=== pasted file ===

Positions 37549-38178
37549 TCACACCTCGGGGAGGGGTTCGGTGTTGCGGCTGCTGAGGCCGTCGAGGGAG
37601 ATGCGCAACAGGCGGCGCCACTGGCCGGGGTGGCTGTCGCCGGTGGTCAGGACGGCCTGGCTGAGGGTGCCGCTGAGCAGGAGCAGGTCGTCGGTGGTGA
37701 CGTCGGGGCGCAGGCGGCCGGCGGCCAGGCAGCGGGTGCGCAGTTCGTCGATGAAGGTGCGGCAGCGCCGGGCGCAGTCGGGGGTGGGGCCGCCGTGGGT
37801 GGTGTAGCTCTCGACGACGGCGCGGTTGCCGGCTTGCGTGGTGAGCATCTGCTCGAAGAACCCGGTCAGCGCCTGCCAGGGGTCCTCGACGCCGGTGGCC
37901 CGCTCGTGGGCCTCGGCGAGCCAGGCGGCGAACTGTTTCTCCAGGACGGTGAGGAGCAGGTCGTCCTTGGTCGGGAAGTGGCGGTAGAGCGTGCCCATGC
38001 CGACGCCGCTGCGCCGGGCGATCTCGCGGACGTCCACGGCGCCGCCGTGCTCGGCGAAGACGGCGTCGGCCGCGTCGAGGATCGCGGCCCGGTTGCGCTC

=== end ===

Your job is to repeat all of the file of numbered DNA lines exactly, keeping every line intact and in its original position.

Positions 37549-38178
37549 TCACACCTCGGGGAGGGGTTCGGTGTTGCGGCTGCTGAGGCCGTCGAGGGAG
37601 ATGCGCAACAGGCGGCGCCACTGGCCGGGGTGGCTGTCGCCGGTGGTCAGGACGGCCTGGCTGAGGGTGCCGCTGAGCAGGAGCAGGTCGTCGGTGGTGA
37701 CGTCGGGGCGCAGGCGGCCGGCGGCCAGGCAGCGGGTGCGCAGTTCGTCGATGAAGGTGCGGCAGCGCCGGGCGCAGTCGGGGGTGGGGCCGCCGTGGGT
37801 GGTGTAGCTCTCGACGACGGCGCGGTTGCCGGCTTGCGTGGTGAGCATCTGCTCGAAGAACCCGGTCAGCGCCTGCCAGGGGTCCTCGACGCCGGTGGCC
37901 CGCTCGTGGGCCTCGGCGAGCCAGGCGGCGAACTGTTTCTCCAGGACGGTGAGGAGCAGGTCGTCCTTGGTCGGGAAGTGGCGGTAGAGCGTGCCCATGC
38001 CGACGCCGCTGCGCCGGGCGATCTCGCGGACGTCCACGGCGCCGCCGTGCTCGGCGAAGACGGCGTCGGCCGCGTCGAGGATCGCGGCCCGGTTGCGCTC